President Donald Trump has had the best possible care for his COVID-19, his doctors have repeatedly assured America.
“He’s on a routine regimen of COVID therapy,” his physician Sean Conley said Monday.
It’s true that while he’s had outstanding care, Trump’s therapies have been similar to those available to most other hospitalized COVID-19 patients – with two major exceptions.
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The president received a dose of an experimental drug only tried so far in about 2,000 people as part of a research trial, and he’s gotten everything far sooner than would a typical COVID-19 patient.
Here’s a breakdown of the president’s treatment and how it differed from that available to most Americans:
Earlier on everything
Even his diagnosis came much faster.
Average Americans wait a few days after they start feeling sick to get COVID-19 tests – if they can even get one – and days longer for results. But Trump was tested and his positive diagnosis confirmed on Thursday, within 24 hours of first feeling fatigued on a flight back to Washington, D.C., from a rally in Minnesota.
He rapidly received the one nonstandard drug, a combination of so-called monoclonal antibodies, and was hospitalized “out of an abundance of caution” on Friday afternoon, less than 48 hours after his diagnosis.
Most Americans can get a medical professional on the phone in that time frame, but would likely be told to stay at home, take a fever-reducer like Tylenol, and monitor their breathing.
Trump’s doctors have been somewhat cagey about the president’s early symptoms, other than to describe a high fever and low energy.
His blood oxygen saturation level – a measure of the amount of oxygen in the blood – may have briefly fallen as low as the 80s twice on Friday and Saturday, Conley hinted. But it bounced back after he received oxygen, Conley said, reassuringly, and measured a normal 95% to 97% on Tuesday.
Most people wouldn’t know if they had oxygen level drops like that, unless they have a pulse oximeter at home, but usually would be admitted to the hospital if their oxygen levels dropped below about 94%, especially if they were having trouble breathing.
Before Trump headed to the hospital, less than 48 hours after his first symptoms, he had already received a dose of a monoclonal antibody made by Regeneron, a New York biotech company.
The drug, REGN-COV2, is intended to mimic the natural process of the immune system, providing it with molecules called antibodies the body normally manufactures to fight off specific diseases. It is currently being tested in people at various stages of the disease, including patients who have been diagnosed and are symptomatic but not hospitalized, as was Trump.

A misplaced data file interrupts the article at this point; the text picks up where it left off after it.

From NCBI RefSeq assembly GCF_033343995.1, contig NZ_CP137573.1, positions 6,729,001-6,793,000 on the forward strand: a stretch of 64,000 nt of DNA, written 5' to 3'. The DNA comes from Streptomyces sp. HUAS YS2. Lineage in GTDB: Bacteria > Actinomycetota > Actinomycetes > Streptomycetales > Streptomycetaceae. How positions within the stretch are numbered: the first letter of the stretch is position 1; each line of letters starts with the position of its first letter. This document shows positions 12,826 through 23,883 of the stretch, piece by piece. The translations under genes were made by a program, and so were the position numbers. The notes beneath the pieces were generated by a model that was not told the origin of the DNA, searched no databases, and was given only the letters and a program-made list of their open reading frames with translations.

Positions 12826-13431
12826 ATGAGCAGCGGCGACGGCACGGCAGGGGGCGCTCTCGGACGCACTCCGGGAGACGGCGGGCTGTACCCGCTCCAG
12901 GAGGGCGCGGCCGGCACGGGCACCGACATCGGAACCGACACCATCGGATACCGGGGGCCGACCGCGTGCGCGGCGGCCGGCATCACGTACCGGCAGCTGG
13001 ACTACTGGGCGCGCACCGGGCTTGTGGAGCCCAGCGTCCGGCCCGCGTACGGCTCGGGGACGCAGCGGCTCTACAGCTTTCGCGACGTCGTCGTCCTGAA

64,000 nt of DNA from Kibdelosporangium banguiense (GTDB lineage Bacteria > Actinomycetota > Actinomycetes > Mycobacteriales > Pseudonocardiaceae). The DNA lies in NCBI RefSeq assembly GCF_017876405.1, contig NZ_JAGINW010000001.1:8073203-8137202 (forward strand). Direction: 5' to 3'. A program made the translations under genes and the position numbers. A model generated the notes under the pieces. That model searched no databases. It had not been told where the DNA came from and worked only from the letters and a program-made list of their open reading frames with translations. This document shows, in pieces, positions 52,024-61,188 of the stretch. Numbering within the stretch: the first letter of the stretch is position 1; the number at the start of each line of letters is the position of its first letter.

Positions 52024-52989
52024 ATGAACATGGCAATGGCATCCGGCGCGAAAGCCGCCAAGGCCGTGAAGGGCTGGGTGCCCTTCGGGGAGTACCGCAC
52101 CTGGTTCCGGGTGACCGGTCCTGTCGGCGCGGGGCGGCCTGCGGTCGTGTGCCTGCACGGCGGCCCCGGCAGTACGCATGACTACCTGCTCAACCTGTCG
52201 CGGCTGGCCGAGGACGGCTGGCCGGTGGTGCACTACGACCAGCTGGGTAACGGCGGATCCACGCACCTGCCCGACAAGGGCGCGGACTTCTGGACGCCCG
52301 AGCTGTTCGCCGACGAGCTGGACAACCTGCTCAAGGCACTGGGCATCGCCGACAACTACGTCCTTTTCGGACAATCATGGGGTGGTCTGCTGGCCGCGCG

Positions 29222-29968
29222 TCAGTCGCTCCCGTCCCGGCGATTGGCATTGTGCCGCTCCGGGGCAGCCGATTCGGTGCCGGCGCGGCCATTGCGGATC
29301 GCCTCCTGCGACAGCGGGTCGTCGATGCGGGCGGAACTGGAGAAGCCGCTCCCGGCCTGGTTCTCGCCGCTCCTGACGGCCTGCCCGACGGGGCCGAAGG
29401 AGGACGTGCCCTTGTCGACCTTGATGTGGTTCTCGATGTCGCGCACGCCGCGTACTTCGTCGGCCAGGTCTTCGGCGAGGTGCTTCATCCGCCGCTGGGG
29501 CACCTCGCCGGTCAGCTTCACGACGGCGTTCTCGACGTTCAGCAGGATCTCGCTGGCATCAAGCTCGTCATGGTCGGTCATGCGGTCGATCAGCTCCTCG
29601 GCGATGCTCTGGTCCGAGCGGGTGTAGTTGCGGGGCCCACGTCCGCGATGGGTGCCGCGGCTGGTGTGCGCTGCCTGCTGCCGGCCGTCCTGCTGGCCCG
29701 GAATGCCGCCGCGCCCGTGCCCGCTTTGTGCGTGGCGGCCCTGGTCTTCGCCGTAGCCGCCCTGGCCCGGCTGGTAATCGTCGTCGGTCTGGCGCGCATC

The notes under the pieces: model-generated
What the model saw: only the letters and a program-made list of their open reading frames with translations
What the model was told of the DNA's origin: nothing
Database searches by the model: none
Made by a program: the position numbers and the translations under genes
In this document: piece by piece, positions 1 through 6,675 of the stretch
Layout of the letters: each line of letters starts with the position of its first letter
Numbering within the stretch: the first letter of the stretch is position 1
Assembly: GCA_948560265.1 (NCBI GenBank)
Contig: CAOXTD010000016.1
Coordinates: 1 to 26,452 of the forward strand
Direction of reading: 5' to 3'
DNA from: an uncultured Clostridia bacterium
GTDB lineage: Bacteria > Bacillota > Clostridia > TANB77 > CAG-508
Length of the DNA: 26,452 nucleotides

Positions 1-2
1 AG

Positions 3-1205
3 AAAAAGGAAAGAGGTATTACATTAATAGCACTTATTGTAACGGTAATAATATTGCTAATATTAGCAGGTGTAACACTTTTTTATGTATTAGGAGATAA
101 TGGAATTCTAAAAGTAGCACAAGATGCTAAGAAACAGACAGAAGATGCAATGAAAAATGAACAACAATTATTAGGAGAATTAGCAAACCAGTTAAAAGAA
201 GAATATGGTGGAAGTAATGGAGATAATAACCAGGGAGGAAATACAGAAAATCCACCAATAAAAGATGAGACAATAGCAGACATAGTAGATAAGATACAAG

REGN-COV2 includes two antibodies. One comes from a person who recovered from COVID-19, the other is from a mouse engineered to have a human immune system. Both target a protein on the surface of the coronavirus that causes COVID-19.
This drug and similar monoclonal antibodies, including one made by Eli Lilly and Co., of Indianapolis, remain under development and are not yet approved for use in the U.S. or elsewhere. Trump was able to get it under a “compassionate use” exemption, which the company said it has granted to fewer than 10 people so far, after requests from their doctors and approval by the U.S. Food and Drug Administration, a process that typically takes days to weeks.
Otherwise, about 2,000 people have taken REGN-COV2 as part of clinical trials designed to ensure that it is safe and effective.
Trump and the others wouldn’t have been charged for the drug because it is not available for sale. Trial participants receive a stipend to compensate them for their time.
Prices aren’t set for drugs until they’re approved by the FDA.
But monoclonal antibodies are usually extremely expensive. Cancer-related monoclonal antibodies often cost nearly $100,000 a year, according to one 2018 study. For COVID-19, monoclonal antibodies are expected to be orders of magnitude cheaper, likely on the order of a few thousand dollars for a single-dose regimen.
Supply will likely remain tight even after approval because such biologic drugs are complex and time-consuming to manufacture. The company estimates between 70,000 and 300,000 treatment doses will be available under an agreement with the U.S. government, which would provide the treatment for free to COVID-19 patients.
Doctors have long put a lot of faith in monoclonal antibodies.
Dr. Rajesh Gandhi, an infectious disease specialist at Massachusetts General Hospital and Harvard Medical School in Boston, described monoclonal antibodies as “one of the more promising medications.”
“It’s really interesting and potentially important,” he said because it has the potential, when given early as it was to Trump, to prevent infections from becoming serious.
Soon after arriving at the hospital Friday evening, Trump was given the first of five doses of remdesivir, an antiviral. The drug, made by Gilead Sciences of California, was developed to treat Ebola but has been repurposed to use against COVID-19.
It has been shown effective in patients who are hospitalized with breathing problems, but not sick enough to require ventilation. In that group, research has shown remdesivir can reduce the time a patient has to stay in the hospital, although three different trials of the drug have shown three different results.
Theoretically, because the drug is an antiviral, it should be more effective the earlier it is given in the course of disease, when the virus is just taking hold. But remdesivir has to be delivered intravenously at the moment (it may eventually be available in an inhaled form or as a pill), so most of the people who have taken it, and nearly 90% of the patients studied in the trial were defined as having “severe disease,” so were likely far along in their infection.
Trump got it on Day 2.